In 2011 it was reported(b) that a new technique, which permitted the dating of obsidian, revealed that the Greek island of Melos saw the mining of obsidian as early as 15,000 years ago and its exportation throughout the Aegean and beyond, which also is evidence of extensive marine travel at that early date. However, 13,000 BC saw sea levels much lower than at present, as the Ice Age glaciation was still in place. This would have led to greater land exposure in the Aegean with shorter distances between islands, which were easily crossed with relatively primitive boats.
Massimo Rapisarda has noted that the only obsidian west of the Aegean in the Mediterranean, is to be found in the Central region on the islands of Lipari, Palmarola, Pantelleria and Sardinia(g) . A graduate thesis(f) by Barbara A. Vargo, explores in great detail the characteristics, history and distribution of Pantellerian obsidian.
Robert Ishoy who advocates a Sardinian location for Atlantis suggested(a) that obsidian, “commonly used on ancient Sardinia” was the mysterious orichalcum referred to by Plato. On the other hand. Christian and Siegfried Schoppe, who support a Black Sea location also identify obsidian as orichalcum. This is quite improbable, as obsidian would not easily lend itself to being used as a wall cladding. This idea is even more impractical than Jürgen Spanuth’s proposal that orichalcum was a reference to amber. Apart from that orichalcum was described by Plato (Critias 116b-d) as a metal not rock.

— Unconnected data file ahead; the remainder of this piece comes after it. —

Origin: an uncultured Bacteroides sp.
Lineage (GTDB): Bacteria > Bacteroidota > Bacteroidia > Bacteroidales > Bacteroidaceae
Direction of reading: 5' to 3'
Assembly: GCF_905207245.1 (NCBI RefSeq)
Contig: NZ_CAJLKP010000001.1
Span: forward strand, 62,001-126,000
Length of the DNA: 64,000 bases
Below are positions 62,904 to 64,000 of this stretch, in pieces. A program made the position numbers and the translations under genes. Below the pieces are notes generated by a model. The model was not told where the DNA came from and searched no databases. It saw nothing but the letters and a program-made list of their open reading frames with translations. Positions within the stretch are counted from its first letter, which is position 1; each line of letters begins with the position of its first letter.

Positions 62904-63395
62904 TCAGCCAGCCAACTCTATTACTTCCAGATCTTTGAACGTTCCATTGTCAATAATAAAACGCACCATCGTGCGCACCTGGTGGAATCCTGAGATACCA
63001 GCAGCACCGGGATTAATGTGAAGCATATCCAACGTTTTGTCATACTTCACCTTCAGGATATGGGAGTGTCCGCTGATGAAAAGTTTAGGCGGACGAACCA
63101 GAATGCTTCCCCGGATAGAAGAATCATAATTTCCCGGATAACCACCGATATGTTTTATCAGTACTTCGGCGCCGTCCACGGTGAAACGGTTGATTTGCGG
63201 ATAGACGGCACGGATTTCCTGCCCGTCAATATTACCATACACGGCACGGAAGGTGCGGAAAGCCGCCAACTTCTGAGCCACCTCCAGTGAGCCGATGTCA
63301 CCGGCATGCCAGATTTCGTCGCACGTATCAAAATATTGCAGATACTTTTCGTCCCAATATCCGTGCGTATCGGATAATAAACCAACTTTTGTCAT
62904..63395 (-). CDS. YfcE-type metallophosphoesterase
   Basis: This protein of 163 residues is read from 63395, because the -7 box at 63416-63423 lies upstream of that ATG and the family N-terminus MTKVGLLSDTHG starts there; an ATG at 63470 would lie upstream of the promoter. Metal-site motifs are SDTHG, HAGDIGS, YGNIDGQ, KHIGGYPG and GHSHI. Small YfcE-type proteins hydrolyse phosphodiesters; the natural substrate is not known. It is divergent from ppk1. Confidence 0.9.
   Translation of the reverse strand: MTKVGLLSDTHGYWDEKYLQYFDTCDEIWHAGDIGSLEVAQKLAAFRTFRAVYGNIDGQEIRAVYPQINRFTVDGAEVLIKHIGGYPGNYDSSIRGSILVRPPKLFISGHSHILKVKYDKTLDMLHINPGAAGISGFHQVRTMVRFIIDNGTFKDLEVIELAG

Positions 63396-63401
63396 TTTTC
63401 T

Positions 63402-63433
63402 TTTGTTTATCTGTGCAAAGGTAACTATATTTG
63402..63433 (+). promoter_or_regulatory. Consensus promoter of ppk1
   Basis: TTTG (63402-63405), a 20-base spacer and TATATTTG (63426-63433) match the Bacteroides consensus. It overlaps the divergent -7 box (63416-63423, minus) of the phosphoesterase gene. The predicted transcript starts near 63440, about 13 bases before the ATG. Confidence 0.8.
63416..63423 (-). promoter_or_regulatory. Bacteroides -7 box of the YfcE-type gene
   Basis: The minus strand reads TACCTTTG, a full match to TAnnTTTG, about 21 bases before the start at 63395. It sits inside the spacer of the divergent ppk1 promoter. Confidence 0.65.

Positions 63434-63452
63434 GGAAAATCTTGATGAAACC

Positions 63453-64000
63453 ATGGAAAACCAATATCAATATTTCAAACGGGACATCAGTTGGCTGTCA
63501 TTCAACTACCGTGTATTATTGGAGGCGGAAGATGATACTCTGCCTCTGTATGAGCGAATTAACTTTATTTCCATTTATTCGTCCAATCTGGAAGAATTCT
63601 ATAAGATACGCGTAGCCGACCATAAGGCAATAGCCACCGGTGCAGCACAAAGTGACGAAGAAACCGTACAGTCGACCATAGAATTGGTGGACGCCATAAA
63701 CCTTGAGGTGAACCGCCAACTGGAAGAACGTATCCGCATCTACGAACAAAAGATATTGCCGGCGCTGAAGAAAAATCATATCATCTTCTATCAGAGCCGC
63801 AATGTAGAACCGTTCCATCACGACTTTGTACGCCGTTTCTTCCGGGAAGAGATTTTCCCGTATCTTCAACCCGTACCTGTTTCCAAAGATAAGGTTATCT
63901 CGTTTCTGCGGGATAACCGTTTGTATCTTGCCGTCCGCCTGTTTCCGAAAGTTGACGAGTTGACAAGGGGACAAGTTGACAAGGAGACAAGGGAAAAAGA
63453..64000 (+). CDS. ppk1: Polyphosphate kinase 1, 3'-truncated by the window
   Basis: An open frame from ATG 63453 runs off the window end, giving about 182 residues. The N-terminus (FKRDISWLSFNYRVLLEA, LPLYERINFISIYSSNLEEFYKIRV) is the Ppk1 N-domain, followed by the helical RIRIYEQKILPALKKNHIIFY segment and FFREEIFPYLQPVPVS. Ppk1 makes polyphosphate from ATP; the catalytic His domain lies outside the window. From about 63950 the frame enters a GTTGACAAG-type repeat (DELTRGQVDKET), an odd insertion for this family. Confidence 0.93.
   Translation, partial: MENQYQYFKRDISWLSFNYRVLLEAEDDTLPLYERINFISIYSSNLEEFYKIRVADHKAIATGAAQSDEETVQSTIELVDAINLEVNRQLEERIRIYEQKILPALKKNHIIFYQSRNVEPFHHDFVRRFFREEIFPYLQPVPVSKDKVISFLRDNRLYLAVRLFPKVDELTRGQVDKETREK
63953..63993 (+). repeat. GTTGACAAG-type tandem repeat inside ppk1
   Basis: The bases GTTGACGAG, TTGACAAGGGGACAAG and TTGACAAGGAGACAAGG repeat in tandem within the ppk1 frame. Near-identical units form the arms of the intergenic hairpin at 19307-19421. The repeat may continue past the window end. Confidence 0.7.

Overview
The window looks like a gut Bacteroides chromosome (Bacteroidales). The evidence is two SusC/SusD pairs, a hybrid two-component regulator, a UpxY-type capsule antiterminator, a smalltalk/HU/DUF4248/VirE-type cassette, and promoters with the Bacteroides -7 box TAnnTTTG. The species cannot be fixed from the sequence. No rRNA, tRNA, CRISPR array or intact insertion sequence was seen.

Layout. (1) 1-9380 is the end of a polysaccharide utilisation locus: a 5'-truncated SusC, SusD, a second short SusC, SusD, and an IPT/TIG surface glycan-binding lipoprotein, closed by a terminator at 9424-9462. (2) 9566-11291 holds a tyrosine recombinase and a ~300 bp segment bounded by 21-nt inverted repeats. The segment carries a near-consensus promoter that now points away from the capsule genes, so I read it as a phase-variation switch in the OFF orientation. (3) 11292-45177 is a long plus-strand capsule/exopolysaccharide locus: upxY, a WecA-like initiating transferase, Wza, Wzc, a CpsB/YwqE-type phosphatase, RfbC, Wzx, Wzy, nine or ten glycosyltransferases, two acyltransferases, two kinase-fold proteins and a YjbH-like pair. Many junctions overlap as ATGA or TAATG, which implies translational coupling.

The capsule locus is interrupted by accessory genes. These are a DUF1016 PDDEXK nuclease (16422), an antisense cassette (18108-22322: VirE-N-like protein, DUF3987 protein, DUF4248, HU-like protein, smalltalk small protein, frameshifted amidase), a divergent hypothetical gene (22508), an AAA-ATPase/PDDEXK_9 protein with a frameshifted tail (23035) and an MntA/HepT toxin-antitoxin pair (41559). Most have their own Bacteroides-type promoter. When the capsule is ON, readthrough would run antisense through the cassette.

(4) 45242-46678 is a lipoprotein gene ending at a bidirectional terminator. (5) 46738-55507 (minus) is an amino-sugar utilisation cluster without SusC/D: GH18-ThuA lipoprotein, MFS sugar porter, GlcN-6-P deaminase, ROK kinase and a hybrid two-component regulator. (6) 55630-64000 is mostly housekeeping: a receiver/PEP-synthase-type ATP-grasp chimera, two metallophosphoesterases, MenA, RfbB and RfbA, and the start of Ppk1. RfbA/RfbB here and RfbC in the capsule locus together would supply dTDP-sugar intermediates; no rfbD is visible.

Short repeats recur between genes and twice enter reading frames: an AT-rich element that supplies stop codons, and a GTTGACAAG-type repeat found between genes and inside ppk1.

Dr Ellery Frahm at the University of Sheffield has now developed a method whereby a piece of obsidian can be traced, not only to a particular volcano but to a specific quarry at the volcano(c).
In September 2013 Frahm revealed(d) that a new technique had been developed that permits the sourcing of obsidian artefacts in just 10 seconds.
>In 2017 Robert H. Tykot published a very detailed paper on the sourcing and distribution of obsidian in the Central Mediterranean.(i)<